Denmark has staked its claim on the North Pole and the potential resources beneath the vast ice, by presenting three boxes of paperwork to the United Nations (UN) panel on Monday. As the latest country to present its request, Denmark now joins Canada and Russia in a three-way race for ownership.
The country’s claim is based on evidence that shows the Lomonosov Ridge is linked to the semi-autonomous Danish territory of Greenland. The ridge, which is around 1,118 miles long, runs beneath the Arctic Ocean stretching from Greenland’s continental shelf across almost the entire polar circle.
Four other countries surround the North Pole – Russia, Norway, Canada and the United States, but until now only Russia and Canada had laid any claim to the region. In 2007, Russia planted its flag 14,000 feet below the surface, while in 2013, Canada applied to extend its Atlantic Ocean seabed borders encompassing approximately 656,000 square miles of the arctic seafloor.
Denmark has now staked its claim on the North Pole in an attempt to secure access to 345,600 square miles of territory that is believed to hold vast untapped resources. It is estimated that the northern polar region holds around 13 percent of the worlds untapped oil reserves, and about 30 percent of gas reserves.
According to international law, the five countries flanking the North Pole are each in control of 200 nautical miles beyond their northern coasts. Further discussion over the region’s future led to a 2008 agreement in which the territorial neighbors agreed that any disputes over the region would be settled within the framework of the UN Convention on the Law of the Sea (UNCLOS). However, under the UNCLOS, countries that can prove extension of their continental shelf beyond that zone are entitled to lay corresponding claims.
In the years between 2007 and 2012, a team of scientists from Denmark, Russia, Canada and Sweden surveyed 1,240 miles of the underwater mountain range and concluded that Greenland was geologically connected to the Lomonosov Ridge. A former member of the Canadian Polar Commission and retired Geological Survey of Canada researcher Ron McNab, told CBC News that the preliminary work showed Denmark had a very strong case.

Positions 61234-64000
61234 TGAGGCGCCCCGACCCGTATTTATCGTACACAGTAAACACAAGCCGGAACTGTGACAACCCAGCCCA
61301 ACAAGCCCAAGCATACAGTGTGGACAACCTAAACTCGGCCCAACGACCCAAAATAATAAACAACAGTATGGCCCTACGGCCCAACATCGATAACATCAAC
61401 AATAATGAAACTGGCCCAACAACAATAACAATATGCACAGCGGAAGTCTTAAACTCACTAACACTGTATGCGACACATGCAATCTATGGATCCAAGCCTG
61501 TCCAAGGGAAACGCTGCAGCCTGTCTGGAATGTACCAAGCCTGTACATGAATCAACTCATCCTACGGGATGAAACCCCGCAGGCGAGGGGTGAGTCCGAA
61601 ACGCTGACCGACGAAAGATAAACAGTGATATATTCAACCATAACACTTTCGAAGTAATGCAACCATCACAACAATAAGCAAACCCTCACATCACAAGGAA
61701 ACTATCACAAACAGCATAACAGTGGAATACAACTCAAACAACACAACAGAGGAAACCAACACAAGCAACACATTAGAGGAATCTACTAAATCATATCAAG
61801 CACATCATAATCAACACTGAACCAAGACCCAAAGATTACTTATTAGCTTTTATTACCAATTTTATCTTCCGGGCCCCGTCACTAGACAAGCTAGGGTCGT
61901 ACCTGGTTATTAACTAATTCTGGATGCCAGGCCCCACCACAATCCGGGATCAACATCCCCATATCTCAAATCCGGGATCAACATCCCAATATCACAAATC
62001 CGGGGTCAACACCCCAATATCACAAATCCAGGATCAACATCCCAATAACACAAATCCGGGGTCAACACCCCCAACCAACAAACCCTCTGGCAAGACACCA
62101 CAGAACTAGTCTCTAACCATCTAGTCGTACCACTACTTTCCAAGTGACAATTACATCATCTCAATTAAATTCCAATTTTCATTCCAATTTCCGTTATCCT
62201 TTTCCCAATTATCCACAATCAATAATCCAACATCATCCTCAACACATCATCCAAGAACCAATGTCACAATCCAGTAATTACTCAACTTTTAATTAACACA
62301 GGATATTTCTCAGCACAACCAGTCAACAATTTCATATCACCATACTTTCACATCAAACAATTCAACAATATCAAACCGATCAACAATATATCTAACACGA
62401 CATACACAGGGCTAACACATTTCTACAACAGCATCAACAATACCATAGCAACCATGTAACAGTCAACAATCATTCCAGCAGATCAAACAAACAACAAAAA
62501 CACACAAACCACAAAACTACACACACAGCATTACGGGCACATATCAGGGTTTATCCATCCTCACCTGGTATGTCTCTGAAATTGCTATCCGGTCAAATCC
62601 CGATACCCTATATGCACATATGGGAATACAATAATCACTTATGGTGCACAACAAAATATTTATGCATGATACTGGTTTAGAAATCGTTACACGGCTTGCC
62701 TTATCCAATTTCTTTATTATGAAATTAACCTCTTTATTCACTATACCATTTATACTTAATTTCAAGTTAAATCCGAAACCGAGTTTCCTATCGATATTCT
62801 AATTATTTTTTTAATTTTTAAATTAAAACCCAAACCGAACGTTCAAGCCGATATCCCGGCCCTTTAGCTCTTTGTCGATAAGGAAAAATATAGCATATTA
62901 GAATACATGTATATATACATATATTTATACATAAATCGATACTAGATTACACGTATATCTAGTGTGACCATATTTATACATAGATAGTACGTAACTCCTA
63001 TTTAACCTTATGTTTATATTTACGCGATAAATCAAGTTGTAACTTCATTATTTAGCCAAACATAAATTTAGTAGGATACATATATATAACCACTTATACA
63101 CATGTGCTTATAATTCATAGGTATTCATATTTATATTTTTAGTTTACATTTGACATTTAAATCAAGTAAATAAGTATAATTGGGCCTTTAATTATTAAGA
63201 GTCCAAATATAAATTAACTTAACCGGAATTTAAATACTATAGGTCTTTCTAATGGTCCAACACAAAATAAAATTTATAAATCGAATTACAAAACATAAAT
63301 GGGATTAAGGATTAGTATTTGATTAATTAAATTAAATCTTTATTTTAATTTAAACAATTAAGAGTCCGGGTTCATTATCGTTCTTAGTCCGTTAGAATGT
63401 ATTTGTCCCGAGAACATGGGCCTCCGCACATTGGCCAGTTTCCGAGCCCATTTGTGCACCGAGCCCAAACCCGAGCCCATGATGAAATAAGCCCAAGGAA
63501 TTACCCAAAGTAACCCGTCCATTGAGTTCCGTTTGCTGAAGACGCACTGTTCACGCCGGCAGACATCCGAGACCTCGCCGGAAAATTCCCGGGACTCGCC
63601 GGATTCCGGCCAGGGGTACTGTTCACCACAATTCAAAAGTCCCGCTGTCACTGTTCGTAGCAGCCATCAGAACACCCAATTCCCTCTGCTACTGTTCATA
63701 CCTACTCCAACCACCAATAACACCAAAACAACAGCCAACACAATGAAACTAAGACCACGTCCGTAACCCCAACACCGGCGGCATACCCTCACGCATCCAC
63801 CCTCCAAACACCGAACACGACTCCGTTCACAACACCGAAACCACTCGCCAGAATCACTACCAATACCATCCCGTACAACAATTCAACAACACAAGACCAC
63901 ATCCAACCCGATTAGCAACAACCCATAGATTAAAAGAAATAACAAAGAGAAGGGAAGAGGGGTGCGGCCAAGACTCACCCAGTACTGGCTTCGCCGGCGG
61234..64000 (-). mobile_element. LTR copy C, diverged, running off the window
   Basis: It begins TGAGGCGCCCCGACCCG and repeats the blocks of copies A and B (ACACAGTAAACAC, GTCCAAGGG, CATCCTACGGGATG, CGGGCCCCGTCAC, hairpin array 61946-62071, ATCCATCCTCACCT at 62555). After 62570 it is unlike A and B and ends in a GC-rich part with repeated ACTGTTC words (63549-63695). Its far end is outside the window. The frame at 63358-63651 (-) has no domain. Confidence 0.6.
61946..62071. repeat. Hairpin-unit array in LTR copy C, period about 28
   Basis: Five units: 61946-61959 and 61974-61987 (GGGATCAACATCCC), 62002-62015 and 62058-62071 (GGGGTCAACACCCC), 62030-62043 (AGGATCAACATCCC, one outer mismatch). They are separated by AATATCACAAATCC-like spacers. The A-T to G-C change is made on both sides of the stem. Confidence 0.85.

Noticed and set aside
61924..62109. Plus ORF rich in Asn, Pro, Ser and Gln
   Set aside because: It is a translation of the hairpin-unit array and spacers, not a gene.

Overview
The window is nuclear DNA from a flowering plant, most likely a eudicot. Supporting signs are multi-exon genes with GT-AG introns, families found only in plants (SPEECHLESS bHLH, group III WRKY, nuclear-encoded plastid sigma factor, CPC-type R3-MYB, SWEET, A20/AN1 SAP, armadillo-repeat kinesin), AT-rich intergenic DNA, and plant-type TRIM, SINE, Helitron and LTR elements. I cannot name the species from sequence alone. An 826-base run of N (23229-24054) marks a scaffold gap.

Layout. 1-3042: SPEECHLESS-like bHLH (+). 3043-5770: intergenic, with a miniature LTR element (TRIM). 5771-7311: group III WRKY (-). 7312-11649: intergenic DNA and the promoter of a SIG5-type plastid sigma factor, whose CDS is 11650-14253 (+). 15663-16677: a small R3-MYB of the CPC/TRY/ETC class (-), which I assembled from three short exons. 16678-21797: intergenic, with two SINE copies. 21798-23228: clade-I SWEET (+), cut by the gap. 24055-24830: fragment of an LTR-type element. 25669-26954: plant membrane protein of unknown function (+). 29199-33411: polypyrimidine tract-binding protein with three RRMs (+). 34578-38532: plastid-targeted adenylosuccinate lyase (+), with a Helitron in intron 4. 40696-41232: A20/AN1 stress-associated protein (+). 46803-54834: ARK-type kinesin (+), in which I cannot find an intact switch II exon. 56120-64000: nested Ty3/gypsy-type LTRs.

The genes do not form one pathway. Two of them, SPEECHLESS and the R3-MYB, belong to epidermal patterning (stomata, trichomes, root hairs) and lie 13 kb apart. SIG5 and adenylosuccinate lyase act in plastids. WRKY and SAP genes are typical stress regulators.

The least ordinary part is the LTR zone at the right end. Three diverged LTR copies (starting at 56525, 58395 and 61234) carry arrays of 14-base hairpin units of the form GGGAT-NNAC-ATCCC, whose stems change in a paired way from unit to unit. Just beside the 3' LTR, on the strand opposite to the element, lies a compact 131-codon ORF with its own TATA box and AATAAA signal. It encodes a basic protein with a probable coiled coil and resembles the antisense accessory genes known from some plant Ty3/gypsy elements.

Denmark’s foreign minister Martin Lidegaard described his country’s move as a “historic milestone for Denmark.” He added that once the UN panel had verified the scientific data, the decision would still involve a political process. “I expect this to take some time. An answer will come in a few decades,” Lidegaard said.
While Lidegaard waits to hear the results of Denmark’s claim over the region, observers are discussing other aspects of the country’s action. Apart from the obvious potential of the region’s vast resources, there is the notion that Denmark’s staked claim over the North Pole has political connotations. Greenland has for many years been working toward independence, with a 2008 referendum resulting in a vote for more autonomy. Jon Rahbek-Clemmensen of Syddansk University in Denmark, told the BBC that the government’s claim on the North Pole was partly to demonstrate to the people of Greenland that the Danish government was taking their interests into account.
By Monica Grant
Photo by NASA / Maria-Jose Vinas – Flickr License